When the Clock Strikes Midnight

Taylor Swift’s 10th studio album reflects on the history that brought it to life

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Taylor Swift has made her mark in music and in pop-culture. On her 10th studio album, Midnights, she looks back at the trail she’s left behind. 

Much of Swift’s career has been spent in transition. She began in country music as the girl-next-door Taylor Swift and grew into a twenty-two year old who translated heartbreak into heartfelt lyrics in Red. She’s been the scrutinized pop star of 1989.  She’s been the thoughtful indie-darling of Folklore. Her star-factor has steadily grown to insurmountable levels, garnering endless dissection from every corner of the world. With many people looking at her, it makes sense that there are so many versions of the person known as “Taylor Swift.” 

Swift has long toyed with the idea that she can be viewed through multiple angles in her work.  

Chart-topping ‘Blank Space’ was Swift’s satirical take on the media’s perception of her at the time, which often painted her as a petty, ill-intentioned serial-dater with not much on her mind but obsessing over feuds with other celebrities. 

Swift’s sixth studio album Reputation furthered this theme by contrasting a dark aesthetic and vengeful persona with the delicate feeling of falling in love, exploring the disparity between the media’s portrayal of Swift and Swift’s own perspective. 

Swift has displayed, at many points in her career, a sobering awareness of the sometimes contradictory relationship between her identity and the personas she’s assumed for her music and the media. The music video for Reputation lead single, “Look What You Made Me Do,” features a scene where Taylors of prior eras are gathered together, bickering. Swift has since moved on from her Reputation era, rendering even “Look What You Made Me Do” Taylor as yet another “old Taylor” in the sea of bygone eras.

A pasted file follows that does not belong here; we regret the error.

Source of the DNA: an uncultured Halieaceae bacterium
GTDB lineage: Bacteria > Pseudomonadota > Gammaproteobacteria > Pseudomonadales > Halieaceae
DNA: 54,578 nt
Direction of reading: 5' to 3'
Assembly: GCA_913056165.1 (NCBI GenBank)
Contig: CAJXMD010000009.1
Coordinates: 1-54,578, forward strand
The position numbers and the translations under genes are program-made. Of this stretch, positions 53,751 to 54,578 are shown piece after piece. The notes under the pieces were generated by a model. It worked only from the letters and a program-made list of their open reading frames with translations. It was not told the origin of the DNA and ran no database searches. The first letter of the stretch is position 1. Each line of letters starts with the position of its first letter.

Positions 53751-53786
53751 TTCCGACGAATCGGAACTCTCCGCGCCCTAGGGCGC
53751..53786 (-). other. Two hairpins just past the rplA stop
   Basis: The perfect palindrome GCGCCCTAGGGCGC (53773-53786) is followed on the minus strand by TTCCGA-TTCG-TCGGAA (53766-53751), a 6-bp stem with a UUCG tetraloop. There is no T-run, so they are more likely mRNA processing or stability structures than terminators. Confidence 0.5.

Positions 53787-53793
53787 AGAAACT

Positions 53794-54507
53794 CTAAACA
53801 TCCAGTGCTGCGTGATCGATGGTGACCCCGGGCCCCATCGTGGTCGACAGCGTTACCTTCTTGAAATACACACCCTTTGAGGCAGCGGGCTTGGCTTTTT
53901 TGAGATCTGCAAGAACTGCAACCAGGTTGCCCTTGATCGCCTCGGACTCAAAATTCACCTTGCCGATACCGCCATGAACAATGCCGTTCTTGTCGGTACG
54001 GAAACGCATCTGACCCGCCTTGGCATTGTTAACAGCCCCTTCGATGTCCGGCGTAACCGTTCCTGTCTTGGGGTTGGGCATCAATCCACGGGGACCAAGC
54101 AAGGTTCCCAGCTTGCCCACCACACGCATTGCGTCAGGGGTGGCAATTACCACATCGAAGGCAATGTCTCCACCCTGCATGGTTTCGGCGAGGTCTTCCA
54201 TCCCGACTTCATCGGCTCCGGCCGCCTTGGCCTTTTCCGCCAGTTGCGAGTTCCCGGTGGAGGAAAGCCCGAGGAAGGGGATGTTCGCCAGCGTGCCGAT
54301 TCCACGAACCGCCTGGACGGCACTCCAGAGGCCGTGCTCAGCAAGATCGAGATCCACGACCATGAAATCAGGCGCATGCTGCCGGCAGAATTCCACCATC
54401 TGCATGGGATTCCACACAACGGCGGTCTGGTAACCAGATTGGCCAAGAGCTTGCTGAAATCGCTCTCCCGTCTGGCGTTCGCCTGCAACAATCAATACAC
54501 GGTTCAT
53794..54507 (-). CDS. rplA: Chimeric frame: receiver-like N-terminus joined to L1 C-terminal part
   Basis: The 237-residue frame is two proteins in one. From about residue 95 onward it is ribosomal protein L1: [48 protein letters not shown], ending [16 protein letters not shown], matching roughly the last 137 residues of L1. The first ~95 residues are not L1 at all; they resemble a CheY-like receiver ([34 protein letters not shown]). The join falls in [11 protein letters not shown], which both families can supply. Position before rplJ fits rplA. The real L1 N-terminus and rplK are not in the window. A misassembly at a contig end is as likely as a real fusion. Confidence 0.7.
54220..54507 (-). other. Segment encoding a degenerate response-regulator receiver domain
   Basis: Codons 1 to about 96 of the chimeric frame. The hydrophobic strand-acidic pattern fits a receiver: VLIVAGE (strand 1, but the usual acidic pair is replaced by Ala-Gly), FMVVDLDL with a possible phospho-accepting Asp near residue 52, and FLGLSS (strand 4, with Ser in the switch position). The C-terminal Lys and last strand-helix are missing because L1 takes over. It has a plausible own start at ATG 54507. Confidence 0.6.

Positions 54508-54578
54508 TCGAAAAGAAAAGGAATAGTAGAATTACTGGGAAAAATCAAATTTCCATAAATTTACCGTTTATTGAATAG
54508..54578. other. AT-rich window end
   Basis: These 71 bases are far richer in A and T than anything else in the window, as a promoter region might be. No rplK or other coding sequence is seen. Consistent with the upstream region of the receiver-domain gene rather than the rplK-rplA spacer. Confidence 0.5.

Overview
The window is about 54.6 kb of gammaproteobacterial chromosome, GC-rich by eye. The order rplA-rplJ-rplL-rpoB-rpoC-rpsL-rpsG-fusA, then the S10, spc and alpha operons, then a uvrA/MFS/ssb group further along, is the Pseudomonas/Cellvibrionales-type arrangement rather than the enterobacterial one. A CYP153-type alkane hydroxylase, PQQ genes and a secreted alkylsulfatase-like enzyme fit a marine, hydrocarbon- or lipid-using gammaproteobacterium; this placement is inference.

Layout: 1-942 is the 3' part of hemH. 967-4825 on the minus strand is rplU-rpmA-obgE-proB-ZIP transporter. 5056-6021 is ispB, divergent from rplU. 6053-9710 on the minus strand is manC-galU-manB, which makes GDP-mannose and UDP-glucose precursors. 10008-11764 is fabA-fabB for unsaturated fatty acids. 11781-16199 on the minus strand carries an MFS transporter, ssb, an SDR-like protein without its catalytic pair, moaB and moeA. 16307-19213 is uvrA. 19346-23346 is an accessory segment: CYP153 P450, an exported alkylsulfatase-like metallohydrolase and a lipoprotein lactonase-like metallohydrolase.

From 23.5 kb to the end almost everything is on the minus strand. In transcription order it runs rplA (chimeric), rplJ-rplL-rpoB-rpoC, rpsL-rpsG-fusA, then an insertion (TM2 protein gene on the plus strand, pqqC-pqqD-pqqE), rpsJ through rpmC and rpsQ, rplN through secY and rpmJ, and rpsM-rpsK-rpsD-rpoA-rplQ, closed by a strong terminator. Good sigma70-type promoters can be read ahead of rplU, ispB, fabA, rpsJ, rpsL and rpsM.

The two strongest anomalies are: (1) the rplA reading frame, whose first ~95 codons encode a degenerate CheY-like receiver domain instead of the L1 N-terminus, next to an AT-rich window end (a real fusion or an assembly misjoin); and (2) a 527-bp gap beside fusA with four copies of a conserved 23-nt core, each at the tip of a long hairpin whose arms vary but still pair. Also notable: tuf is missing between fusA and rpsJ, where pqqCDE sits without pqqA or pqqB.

Unlike many of her previous projects, Midnights does not redefine Swift’s public image.  Instead, it  explores the constants of her tumultuous career, which Swift herself describes as “self-loathing, fantasizing about revenge, wondering what might have been, falling in love [and] falling apart.” By revisiting well-trodden ground, Swift highlights what has evolved and what remains the same throughout her long career. 

Billed as an album about ‘13 sleepless nights’ throughout Swift’s life, Midnights intertwines previous eras and ties together each of their Taylor Swifts into a more complete narrative. The result is an album with a familiar, poppy sound and a highly self-aware perspective, intentionally transitory. With her latest album, Swift finds herself at a crossroads, where the past is still in sight and the future is fast approaching. In its purest form, Midnights is the musical embodiment of the theme of transition that permeates her career. Midnights is the musical equivalent of the nights that we spend in reflection, wondering how the people we have been might contribute to the person that we someday will be.